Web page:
"Icarus Saved from the Skies" by Georges-Olivier Châteaureynaud: This story was written in French, originally titled "Icare sauvé des cieux," and was translated by Edward Gauvin. I approve of F&SF publishing some translated non-English fiction, but sadly I didn't enjoy this particular story. It's about a man who has wings, through some sort of mutation or genetic fluke, and his relationship with his girlfriend and wife who is deeply enamoured of the wings. He, on the other hand, considers them a curse and keeps considering having them cut off. Their relationship is borderline abusive, and the ending is nasty and left me with a bad taste in my mouth about the entire story. (3)

"The Others" by Lawrence C. Connolly: From sword and sorcery, this issue moves to planetary exploration SF. Cara is one of a mission team to a planet with native hunter-gatherer tribes, injured in a fight with a native predator. The twist is that the whole mission team are copies of herself, and normally they're all in constant contact and serve as additional hands and bodies for complex missions. But Cara, due to her injuries, has been cut off from that communication, and her other selves also seem to be diverging and developing separate personalities.

It's an interesting setup, but I don't think Connolly ever took it far enough or to a unique enough place. Most of the story is tense action in the dark, occasionally exciting but not that memorable. The ending reaches a conclusion of a sort, but not a very satisfying one. (6)

"Three Leaves of Aloe" by Rand B. Lee: I think this is the best story of the issue. It's set in a future India and centers on a woman who works in an outsourced call center, trying to support her family and particularly her daughter. Her daughter runs into bullies at school while borrowing her mother's cell phone (from work) and the phone is destroyed, which sets off problems at both work and, more centrally, with the school. The school wants to implant a "nanny chip" in her daughter to control her aggression and anger.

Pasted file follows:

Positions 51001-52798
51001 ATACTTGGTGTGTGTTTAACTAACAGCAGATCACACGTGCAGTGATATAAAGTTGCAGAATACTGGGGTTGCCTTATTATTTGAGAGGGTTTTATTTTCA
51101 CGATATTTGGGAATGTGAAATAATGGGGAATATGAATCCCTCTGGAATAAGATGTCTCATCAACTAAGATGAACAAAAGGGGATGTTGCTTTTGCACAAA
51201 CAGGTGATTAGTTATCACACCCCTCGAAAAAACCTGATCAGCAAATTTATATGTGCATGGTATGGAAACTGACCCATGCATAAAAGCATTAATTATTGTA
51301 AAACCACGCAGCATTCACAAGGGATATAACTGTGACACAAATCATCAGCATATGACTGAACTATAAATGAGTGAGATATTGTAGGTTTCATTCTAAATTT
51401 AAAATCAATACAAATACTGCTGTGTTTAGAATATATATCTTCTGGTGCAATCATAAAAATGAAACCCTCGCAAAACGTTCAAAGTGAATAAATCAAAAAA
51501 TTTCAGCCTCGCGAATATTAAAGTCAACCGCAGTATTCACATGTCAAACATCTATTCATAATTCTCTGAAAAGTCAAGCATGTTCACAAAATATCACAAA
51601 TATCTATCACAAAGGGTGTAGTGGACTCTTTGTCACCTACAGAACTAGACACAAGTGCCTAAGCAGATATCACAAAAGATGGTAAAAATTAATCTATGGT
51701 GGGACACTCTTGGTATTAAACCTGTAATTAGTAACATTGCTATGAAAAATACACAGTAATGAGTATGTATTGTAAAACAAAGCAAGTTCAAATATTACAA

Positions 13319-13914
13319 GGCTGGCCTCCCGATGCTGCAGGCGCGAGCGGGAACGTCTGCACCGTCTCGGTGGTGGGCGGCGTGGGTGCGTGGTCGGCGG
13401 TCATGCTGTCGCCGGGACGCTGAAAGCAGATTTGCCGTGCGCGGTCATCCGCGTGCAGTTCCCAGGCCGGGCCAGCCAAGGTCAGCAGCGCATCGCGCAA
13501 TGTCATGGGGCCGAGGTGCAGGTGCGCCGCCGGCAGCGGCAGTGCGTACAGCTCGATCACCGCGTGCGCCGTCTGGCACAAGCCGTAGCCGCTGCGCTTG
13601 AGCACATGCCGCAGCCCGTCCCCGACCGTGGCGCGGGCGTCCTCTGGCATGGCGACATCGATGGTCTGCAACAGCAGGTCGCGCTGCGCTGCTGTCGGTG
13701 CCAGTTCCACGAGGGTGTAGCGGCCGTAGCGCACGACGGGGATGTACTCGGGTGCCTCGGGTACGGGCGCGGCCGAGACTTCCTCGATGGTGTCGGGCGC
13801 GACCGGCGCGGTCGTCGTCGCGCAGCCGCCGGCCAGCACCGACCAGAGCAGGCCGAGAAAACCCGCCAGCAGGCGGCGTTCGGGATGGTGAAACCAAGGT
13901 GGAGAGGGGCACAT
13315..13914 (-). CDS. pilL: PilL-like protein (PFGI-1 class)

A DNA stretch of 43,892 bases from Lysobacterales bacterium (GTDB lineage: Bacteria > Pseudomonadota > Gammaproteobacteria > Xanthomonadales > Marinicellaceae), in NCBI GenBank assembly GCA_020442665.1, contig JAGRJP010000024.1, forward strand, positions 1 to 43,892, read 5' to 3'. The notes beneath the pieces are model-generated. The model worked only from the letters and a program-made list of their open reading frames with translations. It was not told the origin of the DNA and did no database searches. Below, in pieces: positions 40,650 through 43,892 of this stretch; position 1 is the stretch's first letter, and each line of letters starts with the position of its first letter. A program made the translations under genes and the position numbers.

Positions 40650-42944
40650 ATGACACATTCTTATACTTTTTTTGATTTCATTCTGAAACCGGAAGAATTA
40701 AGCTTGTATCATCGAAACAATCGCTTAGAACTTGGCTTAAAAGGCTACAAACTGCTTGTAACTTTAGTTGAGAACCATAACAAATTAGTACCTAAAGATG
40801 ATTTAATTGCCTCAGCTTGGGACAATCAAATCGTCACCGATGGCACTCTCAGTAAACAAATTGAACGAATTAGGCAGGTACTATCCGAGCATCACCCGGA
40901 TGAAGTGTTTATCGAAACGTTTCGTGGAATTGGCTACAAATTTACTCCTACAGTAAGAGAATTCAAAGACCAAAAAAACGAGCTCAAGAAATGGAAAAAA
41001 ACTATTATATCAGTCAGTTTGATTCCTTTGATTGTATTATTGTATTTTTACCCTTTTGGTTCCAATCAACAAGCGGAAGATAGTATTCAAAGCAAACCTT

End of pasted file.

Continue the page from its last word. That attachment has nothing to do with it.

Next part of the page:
As you might expect from that introduction, this is a story of family drama and of understandings and misunderstandings between mother and daughter. Not unusual, but the emotional tone is spot-on and the ending is deeply satisfying. That mixes with a solid cautionary tale of messing with people's emotions in the name of making them more tractable (which I tended to read as criticism of over-medicating children). It's a beautiful story of resilience and family and the hard choices of child-raising. (9)

"The Private Eye" by Albert E. Cowdrey: This story returns to Cowdrey's favorite haunt of Louisiana, this time to follow JJ, an unlikely psychic. He's called in by the local Sheriff to solve a kidnapping of the daughter of a very rich bank CEO. JJ discovers he can do more with his abilities than read cards and eventually solves the mystery, which leads to further humorous complications in Cowdrey's normal laid-back style. One of Cowdrey's strengths is putting the reader in the head of not particularly bright protagonists and pulling the reader into the story with a combination of light-hearted humor and drama. This is a typical entry in the middle of that pack. (6)

"Snowfall" by Jessie Thompson: This is the second classic reprint of the issue, this time introduced by Harlan Ellison. The introduction is Ellison at his worst: egotistical, intrusive, excessive, and making one feel a bit sorry for Thompson and Ellison's interest in her. Thankfully, one need not hold that against the story.

The story itself is very short, very sharp, and very stark. It's about abuse, and it's likely to be full of triggers for some, so read with caution if that sort of thing bothers you. It's a fantasy of reclaiming personal identity in a broken and desperate way, and it carries a lot of emotional impact. There isn't much story, and there isn't much closure. It's more of a punch in the gut than a narrative. I prefer stories with more narrative, but I can see why Ellison chose this one. (6)

"Esoteric City" by Bruce Sterling: Sterling takes a stock fantastic premise (a deal with a devil of sorts) and twists it towards a look at modern capitalism. The protagonist is a venture capitalist and a necromancer, by which Sterling means someone supported by the oil industry. He made a deal with a damned spirit, a dead Egyptian priest. At the start of the story, he's taken to Hell to meet with the grand Signore of industry, particularly the car industry, and warned he'll be confronting Satan. But at the very end of the story, it takes a subtle twist into a commentary on compromise and the role of money in social change. Mostly light humor, but with a bit of a punch at the end. (7)

Rating: 7 out of 10

Reviewed: 2010-08-29

Last spun 2021-09-25 from thread modified 2013-01-04